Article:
Sustainability & Responsible Practices
NETUNO USA imports frozen seafood from 15 Countries on 3 different continents. We source 17 varieties of fish, 4 mollusks (clam, conch, octopus, and squid), and 3 crustacean shellfish (lobster, crab, and shrimp). 20 are wild-caught and 4 are farmed (Clam, Shrimp, Mediterranean Seabass/Branzino, and Barramundi). We are one of the leading US importers for the Grouper/Snapper species, and bring volumes of Seabass, Corvina, Mahi, Cobia, Flounder, Unicorn, and Parrotfish.
To assure high-level quality for our products, NETUNO USA follows our own HACCP and Recall Plan and comply with FDA rules for seafood imports with the following steps:
- Keeping a record of updated HACCP Plans and sanitation control from all supplying plants, in English and signed by the local QA Team
- Obtaining lot-by-lot certificate issued by the foreign government inspection authority
- Proceed annual in loco plant, boats and farms inspection
- Encourage plants to adopt high standard Food Safety protocols (like GFSI) through third-party audits and certification (BRC, BAP, FSSC, ISO)
- Adopt a strict packaging and labeling protocol and run DNA tests when needed to avoid mislabeling products
- Adopt TraceRegister™ software to keep compliance update record and database of all plants suppliers
- Encourage suppliers to adopt also Food Defense protocols to comply with section 402 of the Federal Food, Drug and Cosmetic/Bioterrorism Act
The great majority of seafood sourced by NETUNO USA is from open-based stocks in developing countries. Sustainable management and conservation must be done over the stock and the habitats to assure supply for future generations. To avoid overfishing NETUNO encourages fishermen, NGOs, local governments, and other fishery stakeholders to pursue MSC Sustainable Fishery Certification or to start FIPs (Fishery Improvement Projects).
Fishery Improvement Projects
We work with suppliers to develop new products and their marketing strategies. This includes innovations in fishing and farming techniques, processing, packaging, and logistics. It can also include providing funds, technology, and technical expertise to help meet quality and sustainability standards.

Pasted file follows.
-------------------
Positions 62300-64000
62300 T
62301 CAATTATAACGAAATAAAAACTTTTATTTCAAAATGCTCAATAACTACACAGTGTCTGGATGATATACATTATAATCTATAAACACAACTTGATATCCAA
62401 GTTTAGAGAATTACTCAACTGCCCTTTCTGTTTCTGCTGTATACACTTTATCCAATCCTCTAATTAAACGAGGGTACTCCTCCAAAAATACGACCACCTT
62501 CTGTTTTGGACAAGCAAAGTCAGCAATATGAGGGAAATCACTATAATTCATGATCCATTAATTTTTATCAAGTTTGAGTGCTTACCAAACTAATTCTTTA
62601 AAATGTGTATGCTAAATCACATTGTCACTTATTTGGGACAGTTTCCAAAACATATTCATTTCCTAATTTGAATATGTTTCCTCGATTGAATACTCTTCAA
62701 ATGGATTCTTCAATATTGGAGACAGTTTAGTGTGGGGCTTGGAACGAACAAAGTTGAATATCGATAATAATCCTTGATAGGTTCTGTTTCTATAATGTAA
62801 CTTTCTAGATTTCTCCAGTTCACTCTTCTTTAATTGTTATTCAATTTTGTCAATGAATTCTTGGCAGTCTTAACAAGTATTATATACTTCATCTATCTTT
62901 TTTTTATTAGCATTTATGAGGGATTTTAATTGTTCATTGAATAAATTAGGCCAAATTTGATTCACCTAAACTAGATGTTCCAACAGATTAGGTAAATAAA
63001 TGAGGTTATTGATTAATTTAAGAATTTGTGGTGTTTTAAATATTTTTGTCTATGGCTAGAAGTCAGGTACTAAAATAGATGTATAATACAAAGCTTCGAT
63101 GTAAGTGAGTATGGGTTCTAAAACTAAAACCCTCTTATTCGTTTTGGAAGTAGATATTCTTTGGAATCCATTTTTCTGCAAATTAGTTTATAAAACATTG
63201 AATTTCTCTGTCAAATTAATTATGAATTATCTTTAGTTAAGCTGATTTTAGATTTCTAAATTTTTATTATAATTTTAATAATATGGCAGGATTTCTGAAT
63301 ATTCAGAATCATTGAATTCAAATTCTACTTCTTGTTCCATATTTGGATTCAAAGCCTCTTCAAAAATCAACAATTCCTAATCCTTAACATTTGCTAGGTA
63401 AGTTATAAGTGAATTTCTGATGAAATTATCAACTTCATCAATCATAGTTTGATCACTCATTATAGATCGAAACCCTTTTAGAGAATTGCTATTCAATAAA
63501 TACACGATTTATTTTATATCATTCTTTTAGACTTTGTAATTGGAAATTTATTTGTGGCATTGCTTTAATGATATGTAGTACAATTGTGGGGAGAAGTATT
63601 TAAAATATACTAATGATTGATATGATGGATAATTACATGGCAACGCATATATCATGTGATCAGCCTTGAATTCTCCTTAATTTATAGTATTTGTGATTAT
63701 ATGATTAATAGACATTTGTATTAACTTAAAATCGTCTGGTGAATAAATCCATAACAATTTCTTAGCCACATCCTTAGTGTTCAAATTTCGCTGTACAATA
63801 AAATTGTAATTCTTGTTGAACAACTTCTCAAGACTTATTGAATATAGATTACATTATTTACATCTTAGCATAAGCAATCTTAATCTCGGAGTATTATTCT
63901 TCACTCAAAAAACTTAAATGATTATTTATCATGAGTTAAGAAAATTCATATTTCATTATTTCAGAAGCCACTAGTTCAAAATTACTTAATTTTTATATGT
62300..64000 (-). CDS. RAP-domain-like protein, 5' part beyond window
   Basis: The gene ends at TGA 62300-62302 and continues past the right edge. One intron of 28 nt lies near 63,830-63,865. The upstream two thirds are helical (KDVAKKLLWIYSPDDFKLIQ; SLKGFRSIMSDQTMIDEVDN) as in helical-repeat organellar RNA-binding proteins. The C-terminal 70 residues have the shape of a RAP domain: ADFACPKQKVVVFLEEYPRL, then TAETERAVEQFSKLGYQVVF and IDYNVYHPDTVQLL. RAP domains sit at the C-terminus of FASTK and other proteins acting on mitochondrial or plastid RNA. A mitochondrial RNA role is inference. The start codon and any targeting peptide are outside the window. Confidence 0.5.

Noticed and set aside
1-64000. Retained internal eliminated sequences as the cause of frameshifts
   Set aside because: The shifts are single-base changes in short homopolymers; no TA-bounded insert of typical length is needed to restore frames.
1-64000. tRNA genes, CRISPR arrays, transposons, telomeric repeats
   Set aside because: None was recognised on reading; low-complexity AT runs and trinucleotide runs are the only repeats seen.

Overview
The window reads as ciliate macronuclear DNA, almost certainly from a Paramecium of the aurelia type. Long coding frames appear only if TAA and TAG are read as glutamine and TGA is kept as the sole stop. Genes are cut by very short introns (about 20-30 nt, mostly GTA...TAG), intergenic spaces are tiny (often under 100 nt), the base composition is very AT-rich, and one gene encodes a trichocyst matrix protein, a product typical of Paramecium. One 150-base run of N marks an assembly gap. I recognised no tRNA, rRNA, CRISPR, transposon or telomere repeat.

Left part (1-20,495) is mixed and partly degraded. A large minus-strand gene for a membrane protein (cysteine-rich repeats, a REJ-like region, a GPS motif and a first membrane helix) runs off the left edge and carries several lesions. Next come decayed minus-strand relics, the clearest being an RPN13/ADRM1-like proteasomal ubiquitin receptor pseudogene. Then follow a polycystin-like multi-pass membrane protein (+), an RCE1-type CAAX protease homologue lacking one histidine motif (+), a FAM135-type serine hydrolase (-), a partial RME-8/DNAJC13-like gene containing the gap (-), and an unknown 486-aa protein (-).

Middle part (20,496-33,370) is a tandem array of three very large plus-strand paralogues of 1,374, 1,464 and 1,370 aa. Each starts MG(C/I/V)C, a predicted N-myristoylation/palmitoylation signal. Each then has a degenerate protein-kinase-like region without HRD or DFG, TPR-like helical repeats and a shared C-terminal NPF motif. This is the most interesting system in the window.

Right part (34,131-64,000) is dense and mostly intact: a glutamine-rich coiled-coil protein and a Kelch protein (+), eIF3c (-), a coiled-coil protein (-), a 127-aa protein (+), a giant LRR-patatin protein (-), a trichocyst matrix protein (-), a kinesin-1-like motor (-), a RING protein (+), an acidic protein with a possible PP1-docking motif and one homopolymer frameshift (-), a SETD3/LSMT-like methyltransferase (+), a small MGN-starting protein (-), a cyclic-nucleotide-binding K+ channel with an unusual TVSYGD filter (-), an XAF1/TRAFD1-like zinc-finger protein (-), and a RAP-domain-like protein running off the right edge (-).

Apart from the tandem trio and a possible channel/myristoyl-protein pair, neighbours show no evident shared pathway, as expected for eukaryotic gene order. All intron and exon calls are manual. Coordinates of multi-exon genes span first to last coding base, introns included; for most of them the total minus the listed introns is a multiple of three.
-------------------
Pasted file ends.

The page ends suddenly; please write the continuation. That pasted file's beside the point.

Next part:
We support 7 FIPs worldwide: Snapper in Brazil, Grouper & Snapper in Indonesia, Wahoo, Cobia, & Mahi in Indonesia, Grouper in Mexico, Octopus in Mexico, Lobster in Honduras, Squid in China. We are also a memberof Importer Supplier Roundtables organized by NGO Sustainable Fisheries Partnership.
What are MSC Certifications & FIPS?
Marine Stewardship Council (MSC) is a global nonprofit organization. The MSC created the most common and comprehensive standard to define Sustainable Fisheries. A fishery can voluntarily submit to evaluation under the MSC standard by a 3rd party certification body (also known as CABs). CABs are also subjected to a 3rd party accreditation by ASI (Assurance Services International).
Currently there are nearly 470 fisheries in 53 different countries that achieved the MSC Certified Sustainable Label. More than 35,000 products carry the MSC logo in 112 different countries representing more than 900,000 tons of labeled product. Despite growing fast when compared with total landings (near 80 million tons), MSC labeled products barely reaches 1% off global fishery production.
If an assessed fishery fails in one or more of the 28 performance indicators of MSC standard, a smart step for them is to start a Fishery Improvement Project (FIP) to address the problem(s) found by the auditor assessment team. Companies, governments, NGOs, Unions and fishermen should joint effort to change any unsustainable practices, whether over the stock, or the management and enforcement policies in place.
Fisheryprogress.org is a comprehensive website portal where anyone can find more information about FIPs all over the world and track their improvement progress.
Learn more about the MSC standards: https://www.msc.org/
Know more about what FIPs are doing worldwide: https://fisheryprogress.org
If we are to secure the future of global fisheries, the industry needs to make a collective commitment to reform, and that starts with shifting our buying focus to larger, reproductive-age fish that have already contributed to the overall population.
“Nearly half of the species we carry are certified sustainable or part of a Fishery Improvement Project (FIP). Our ultimate goal is to have 90% of our products certified or in a FIP by 2025.”
– Andre Brugger
Sustainability, Compliance, QA Manager, Netuno USA